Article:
A column by Robyn Wilson
Care for People
Care for People is one of the three ethics in permaculture along with Care for the Earth, and Care
for the Future in this three-part series. But, why care for people?
The interconnection between how we care for the earth and how we care for people is so tightly
bound that one indicates the well-being of the other. In current events today, it is impossible not
to think of how stressed our society has become. The daily news of mass shootings, hate speech,
personal greed, and fear of others are overwhelming. Why have we become so sick and angry?
Many point to a disconnection within our communities of people, with our own bodies, as well as
with the earth and our environment. The Earth’s health is also sufering and being stressed
beyond its limits. It is all related.
One example of people’s lack of connection with their environment or community is through food.
For millions of years, humans’ lives were based around food by hunting, gathering, and traveling
seasonally to where the food and water were abundant. About 12,000 years ago, largely due to
drought and over-harvesting, humans started to settle around water sources and agriculture was
born. Silos were built and civilizations began frst in the Middle East and Northern Africa, and
throughout the world. Animals proved benefcial, especially the domesticated animals we still rely
on today (Harris and Gosden, 1996). Disease quickly followed the growing stationary communities
and so did constantly changing technology. Diverse cultures, languages, and religions formed
largely based on their environment (Diamond, 1997). This is one reason indigenous knowledge of
local ecosystems can never be replaced and must be respected.
In 1850, 80% of Americans were directly involved with agriculture. Today, it is less than 2% of the
U.S. population. The supply chain is so long that most meat and dairy comes from massive feed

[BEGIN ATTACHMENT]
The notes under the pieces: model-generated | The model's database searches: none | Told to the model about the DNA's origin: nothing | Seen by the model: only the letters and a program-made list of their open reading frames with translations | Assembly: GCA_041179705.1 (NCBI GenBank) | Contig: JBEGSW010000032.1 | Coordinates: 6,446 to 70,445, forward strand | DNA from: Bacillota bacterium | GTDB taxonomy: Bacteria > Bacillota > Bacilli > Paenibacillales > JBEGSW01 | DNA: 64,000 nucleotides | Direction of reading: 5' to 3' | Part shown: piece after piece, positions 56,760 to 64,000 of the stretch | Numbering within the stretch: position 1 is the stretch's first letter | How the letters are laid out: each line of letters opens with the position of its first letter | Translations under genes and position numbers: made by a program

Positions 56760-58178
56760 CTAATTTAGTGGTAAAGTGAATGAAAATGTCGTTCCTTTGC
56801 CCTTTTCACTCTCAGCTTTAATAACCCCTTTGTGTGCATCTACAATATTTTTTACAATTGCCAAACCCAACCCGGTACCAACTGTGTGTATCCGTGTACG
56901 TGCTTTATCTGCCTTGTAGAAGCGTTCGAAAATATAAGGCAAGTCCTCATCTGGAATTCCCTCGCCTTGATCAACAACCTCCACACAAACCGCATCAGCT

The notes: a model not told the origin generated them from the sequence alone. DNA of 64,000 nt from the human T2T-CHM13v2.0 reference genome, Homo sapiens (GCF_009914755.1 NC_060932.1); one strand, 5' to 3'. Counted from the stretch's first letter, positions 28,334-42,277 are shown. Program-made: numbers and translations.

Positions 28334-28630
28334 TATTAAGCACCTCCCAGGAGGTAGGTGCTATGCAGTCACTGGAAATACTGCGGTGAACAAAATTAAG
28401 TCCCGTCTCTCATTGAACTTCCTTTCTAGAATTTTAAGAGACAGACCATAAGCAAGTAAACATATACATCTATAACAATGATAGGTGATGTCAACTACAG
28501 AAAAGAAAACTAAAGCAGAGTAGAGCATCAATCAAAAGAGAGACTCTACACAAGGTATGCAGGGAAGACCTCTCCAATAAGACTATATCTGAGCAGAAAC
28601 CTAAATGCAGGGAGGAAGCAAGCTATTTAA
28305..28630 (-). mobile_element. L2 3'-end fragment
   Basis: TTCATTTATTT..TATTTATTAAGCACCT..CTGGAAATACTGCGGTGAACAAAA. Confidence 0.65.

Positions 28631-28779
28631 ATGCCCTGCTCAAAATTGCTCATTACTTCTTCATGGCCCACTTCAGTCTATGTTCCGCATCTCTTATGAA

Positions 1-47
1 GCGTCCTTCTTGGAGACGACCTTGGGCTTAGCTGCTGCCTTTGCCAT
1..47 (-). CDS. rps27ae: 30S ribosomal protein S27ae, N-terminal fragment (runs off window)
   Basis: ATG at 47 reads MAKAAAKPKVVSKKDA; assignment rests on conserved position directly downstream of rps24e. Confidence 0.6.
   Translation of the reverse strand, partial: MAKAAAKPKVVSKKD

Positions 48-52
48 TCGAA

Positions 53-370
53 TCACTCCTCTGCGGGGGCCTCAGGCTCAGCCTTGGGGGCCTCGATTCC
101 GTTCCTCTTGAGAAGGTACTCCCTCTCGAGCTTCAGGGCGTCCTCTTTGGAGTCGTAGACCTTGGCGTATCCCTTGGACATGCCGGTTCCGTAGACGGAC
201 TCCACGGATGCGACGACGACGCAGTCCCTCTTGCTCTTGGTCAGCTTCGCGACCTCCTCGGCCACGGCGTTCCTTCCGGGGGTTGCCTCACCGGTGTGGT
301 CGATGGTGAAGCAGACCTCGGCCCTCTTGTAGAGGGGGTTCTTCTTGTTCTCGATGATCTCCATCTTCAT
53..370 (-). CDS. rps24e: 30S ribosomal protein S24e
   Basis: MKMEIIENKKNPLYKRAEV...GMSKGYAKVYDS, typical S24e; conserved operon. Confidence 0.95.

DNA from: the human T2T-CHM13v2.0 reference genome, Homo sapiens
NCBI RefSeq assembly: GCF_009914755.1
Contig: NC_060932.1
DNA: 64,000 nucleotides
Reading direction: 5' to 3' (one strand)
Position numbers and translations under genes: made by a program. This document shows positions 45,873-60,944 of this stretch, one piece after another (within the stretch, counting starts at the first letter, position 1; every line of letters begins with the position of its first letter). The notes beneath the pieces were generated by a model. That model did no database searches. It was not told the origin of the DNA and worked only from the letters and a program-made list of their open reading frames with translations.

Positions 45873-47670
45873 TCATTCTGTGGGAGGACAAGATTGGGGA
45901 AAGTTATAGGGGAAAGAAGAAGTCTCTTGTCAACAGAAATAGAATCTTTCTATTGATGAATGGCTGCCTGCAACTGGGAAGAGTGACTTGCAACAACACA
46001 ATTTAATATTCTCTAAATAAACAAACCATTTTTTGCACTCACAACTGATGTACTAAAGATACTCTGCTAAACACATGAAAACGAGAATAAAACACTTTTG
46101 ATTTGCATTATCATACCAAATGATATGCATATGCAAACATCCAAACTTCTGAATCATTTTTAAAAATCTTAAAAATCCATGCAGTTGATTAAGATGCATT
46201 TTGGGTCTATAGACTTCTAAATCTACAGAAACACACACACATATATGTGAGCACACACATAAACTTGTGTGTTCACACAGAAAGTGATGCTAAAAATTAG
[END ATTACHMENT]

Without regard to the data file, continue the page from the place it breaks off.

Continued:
lots and consumers are unclear about the treatment of those animals. Our fresh vegetables are
mostly grown on huge plots of land that are handled by machines, sprayed with chemical
fertilizers and pesticides, picked under-ripe, and shipped across the country or the world (Pollen,
2008). The land and water is polluted and the soil is losing its vitality. Shoppers go to the store, fll
their carts and sometimes complain that they have to wait in line. We are so disconnected to what
was central to our ancestors for millions of years that it is seriously efecting our health.
“You are what you eat,” and we are eating chemicals and processed foods. The western diseases
of diabetes, cancer, and heart disease indicates that food is making us physically sick. As cultures
across the world adopt our technologically “advanced” lifestyle, they too sufer from the western
diseases (Ruiz-Nunez and Pruimboom, 2013). Doctors recommend healthy diets and activities,
those with less meat, clean vegetables, less processed foods, more outdoor exercise, friends, and
vitamin D. Just as we have evolved, living outside, whole-food eating, and walking. This list
doesn’t even include the amount socializing that would occur throughout the days of our
ancestors. People depended on each other to help with common tasks and shared equipment.
Humans are social creatures. We were historically communal, and dependent on each other,
which builds confdence, self-worth, and a network of support (Codding and Kramer, 2016).
According to the U.S. Census, current world population is at 7.5 billion, and is expected to reach 9
billion in 12 years, meaning more stress on resources. Societal problems are great, but they can be
mitigated through reconnection to what is real. Help a neighbor, volunteer, or participate in
random acts of kindness to spread the word that we are stronger together. Support local farmers
and feed your mind and body nutritious, whole food. Technology has many benefts in health,
education, science, etc. but we must also look to where we came from for a healthy and happy
future. We need a connection to earth, our bodies, and each other.
Robyn Wilson has master degrees in International Business, Sustainable Communities, and Bilingual
and Multicultural Education. She teaches permaculture design at Colorado Mesa University. Robyn
returned to Grand County after 17 years to manage the cabins community of Grandma Miller’s New